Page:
2. Name this man who is best known today as the co-author of a collection of folk tales.  He was known at the time for so much more.  He served as part of the Hessian legation at the Congress of Vienna where he had the opportunity to talk to other figures involved in gathering their various nations’ folktales.  During his lifetime, he was well respected as a professor of historical linguistics and he proposed an important law of historical linguistics concerning how consonants sounds shifted from Proto-Indo-European to German and other languages that developed from Indo-European.  For example, his law explains why Latin has “pater” while English has “father” and German has “Vater.” Jacob Grimm

3. Russian fairy tales are not as well-known in the west although there is a rich tradition of such folk tales.  Name this character who is one of the most famous characters in Russian folklore.  This old woman can be either helpful or villainous as she flies around in her pestle.  Heroes of Russian folktales often have to search out her forest hut that stands on chicken legs and guarded by human skulls to seek her help. Baba Yaga

Week of October 30 - November 6

From now on, you will not receive a second chance if you get the answer of any part of the question wrong. So double-check your answers and make sure you "Answer the Question!"

Catherine the Great was, according to all reports, a woman of voracious sexual appetites.  Answer these questions about her lovers.

1) Name this lover who, along with his brothers, helped lead the conspiracy that overthrew her husband, Peter III, and installed her as Tsarina.  It is believed that his brother then murdered the Tsar.  She bore him two children. Grigory Orlov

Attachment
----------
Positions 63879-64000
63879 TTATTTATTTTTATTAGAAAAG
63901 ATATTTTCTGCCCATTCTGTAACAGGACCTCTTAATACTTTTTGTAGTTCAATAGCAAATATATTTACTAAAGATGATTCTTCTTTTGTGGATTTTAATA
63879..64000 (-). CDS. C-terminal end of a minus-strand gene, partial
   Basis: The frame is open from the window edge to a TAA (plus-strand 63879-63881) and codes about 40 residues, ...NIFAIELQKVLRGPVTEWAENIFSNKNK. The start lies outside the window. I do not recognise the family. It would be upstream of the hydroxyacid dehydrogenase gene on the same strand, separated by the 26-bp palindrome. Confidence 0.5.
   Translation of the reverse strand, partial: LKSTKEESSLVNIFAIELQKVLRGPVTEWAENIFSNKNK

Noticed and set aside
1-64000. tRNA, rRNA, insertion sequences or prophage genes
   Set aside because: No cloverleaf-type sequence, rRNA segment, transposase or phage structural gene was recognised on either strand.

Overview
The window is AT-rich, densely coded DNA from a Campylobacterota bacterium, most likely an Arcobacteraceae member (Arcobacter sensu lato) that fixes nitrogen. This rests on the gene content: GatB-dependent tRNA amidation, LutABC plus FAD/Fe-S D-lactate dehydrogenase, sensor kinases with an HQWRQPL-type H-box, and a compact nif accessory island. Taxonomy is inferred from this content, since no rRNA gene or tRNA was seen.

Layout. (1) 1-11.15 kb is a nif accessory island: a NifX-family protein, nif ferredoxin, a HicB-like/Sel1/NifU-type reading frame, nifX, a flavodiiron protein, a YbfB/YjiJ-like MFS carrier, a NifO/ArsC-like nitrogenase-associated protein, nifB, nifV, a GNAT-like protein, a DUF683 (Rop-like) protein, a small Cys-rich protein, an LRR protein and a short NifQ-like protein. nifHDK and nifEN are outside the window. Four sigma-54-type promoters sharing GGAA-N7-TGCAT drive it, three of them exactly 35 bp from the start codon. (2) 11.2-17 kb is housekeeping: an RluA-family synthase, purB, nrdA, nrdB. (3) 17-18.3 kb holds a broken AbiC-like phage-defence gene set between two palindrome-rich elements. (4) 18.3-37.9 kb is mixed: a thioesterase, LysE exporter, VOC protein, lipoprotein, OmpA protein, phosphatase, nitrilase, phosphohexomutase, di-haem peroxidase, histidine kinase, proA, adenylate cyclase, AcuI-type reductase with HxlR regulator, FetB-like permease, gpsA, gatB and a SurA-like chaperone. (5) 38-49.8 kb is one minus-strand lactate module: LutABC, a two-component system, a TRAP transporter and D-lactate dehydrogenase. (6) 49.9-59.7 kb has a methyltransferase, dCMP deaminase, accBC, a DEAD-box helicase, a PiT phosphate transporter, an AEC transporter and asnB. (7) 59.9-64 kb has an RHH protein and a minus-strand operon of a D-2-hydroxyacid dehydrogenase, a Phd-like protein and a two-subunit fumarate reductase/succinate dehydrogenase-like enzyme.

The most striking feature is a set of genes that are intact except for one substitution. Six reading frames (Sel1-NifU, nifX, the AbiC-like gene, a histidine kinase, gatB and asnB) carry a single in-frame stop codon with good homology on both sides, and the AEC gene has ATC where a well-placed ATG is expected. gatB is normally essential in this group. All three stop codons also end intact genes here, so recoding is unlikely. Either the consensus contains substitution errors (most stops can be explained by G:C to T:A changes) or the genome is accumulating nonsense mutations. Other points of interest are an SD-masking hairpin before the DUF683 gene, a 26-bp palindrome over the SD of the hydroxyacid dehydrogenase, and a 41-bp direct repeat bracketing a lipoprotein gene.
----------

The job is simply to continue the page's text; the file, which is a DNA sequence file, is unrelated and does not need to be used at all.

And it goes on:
2)  Name this Polish nobleman who was Catherine’s lover when he was a young man.   She then supported him to become King of Poland because she thought he would just be her puppet.  Instead he tried to reform the country to limit the liberum veto.  After Polish nobles protested his reform and revolted, Catherine took advantage of the chaos in Poland to organize the first Partition of Poland.

.Stanisław August Poniatowski

3) Name this man who was rumored to have actually been married to Catherine in a morganatic marriage.  Historians think that, at some point, they married and she referred to him in her correspondence as her husband.  He was a general and statesman.  It was through his diplomacy that Russia annexed the Crimea.  After their love affair ended, they remained friends with him helping to choose her future lovers.  A famous battleship that played a role in the Revolution of 1905 was named after him. Grigory Potemkin

Week of November 6 - 13

From now on, you will not receive a second chance if you get the answer of any part of the question wrong. So double-check your answers and make sure you "Answer the Question!"

Answer these questions about literature leading to the French Revolution.

1) About which famous play, did Louis XVI say, “For this play not to be a danger, the Bastille would have to be torn down first.”  The play, much more so than the more famous opera based on the work, had speeches that were clearly seen as an assault on aristocratic privilege. The Marriage of Figaro

2) Name the playwright of that piece who had earlier directed covert aid from France and Spain to the Americans during our Revolution. Pierre-Augustin Caron de Beaumarchais   

3) Name this novel written in 1782 in which two decadent and corrupt aristocrats seduce innocents for their own amusement.  It was regarded as an indicator of how corrupt the ancient régime had become.  It has been the basis for several movies.